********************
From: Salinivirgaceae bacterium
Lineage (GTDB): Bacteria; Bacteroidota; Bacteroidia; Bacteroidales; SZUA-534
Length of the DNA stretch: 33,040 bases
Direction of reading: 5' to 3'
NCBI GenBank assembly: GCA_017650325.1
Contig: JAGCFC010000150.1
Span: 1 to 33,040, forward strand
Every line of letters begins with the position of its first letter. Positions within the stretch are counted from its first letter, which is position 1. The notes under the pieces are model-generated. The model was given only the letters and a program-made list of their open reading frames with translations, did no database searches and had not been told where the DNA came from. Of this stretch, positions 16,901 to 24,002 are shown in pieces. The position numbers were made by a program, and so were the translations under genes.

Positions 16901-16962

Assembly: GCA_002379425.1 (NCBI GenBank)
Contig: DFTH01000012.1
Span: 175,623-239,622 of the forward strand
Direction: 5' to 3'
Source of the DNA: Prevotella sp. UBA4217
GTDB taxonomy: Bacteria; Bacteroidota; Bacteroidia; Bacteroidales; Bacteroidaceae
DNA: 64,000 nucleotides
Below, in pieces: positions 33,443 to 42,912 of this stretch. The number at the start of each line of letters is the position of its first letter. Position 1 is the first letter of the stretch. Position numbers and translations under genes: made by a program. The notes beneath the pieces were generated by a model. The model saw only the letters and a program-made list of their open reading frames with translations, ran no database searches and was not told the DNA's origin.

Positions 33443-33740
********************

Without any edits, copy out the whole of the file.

From: Salinivirgaceae bacterium
Lineage (GTDB): Bacteria; Bacteroidota; Bacteroidia; Bacteroidales; SZUA-534
Length of the DNA stretch: 33,040 bases
Direction of reading: 5' to 3'
NCBI GenBank assembly: GCA_017650325.1
Contig: JAGCFC010000150.1
Span: 1 to 33,040, forward strand
Every line of letters begins with the position of its first letter. Positions within the stretch are counted from its first letter, which is position 1. The notes under the pieces are model-generated. The model was given only the letters and a program-made list of their open reading frames with translations, did no database searches and had not been told where the DNA came from. Of this stretch, positions 16,901 to 24,002 are shown in pieces. The position numbers were made by a program, and so were the translations under genes.

Positions 16901-16962

Assembly: GCA_002379425.1 (NCBI GenBank)
Contig: DFTH01000012.1
Span: 175,623-239,622 of the forward strand
Direction: 5' to 3'
Source of the DNA: Prevotella sp. UBA4217
GTDB taxonomy: Bacteria; Bacteroidota; Bacteroidia; Bacteroidales; Bacteroidaceae
DNA: 64,000 nucleotides
Below, in pieces: positions 33,443 to 42,912 of this stretch. The number at the start of each line of letters is the position of its first letter. Position 1 is the first letter of the stretch. Position numbers and translations under genes: made by a program. The notes beneath the pieces were generated by a model. The model saw only the letters and a program-made list of their open reading frames with translations, ran no database searches and was not told the DNA's origin.

Positions 33443-33740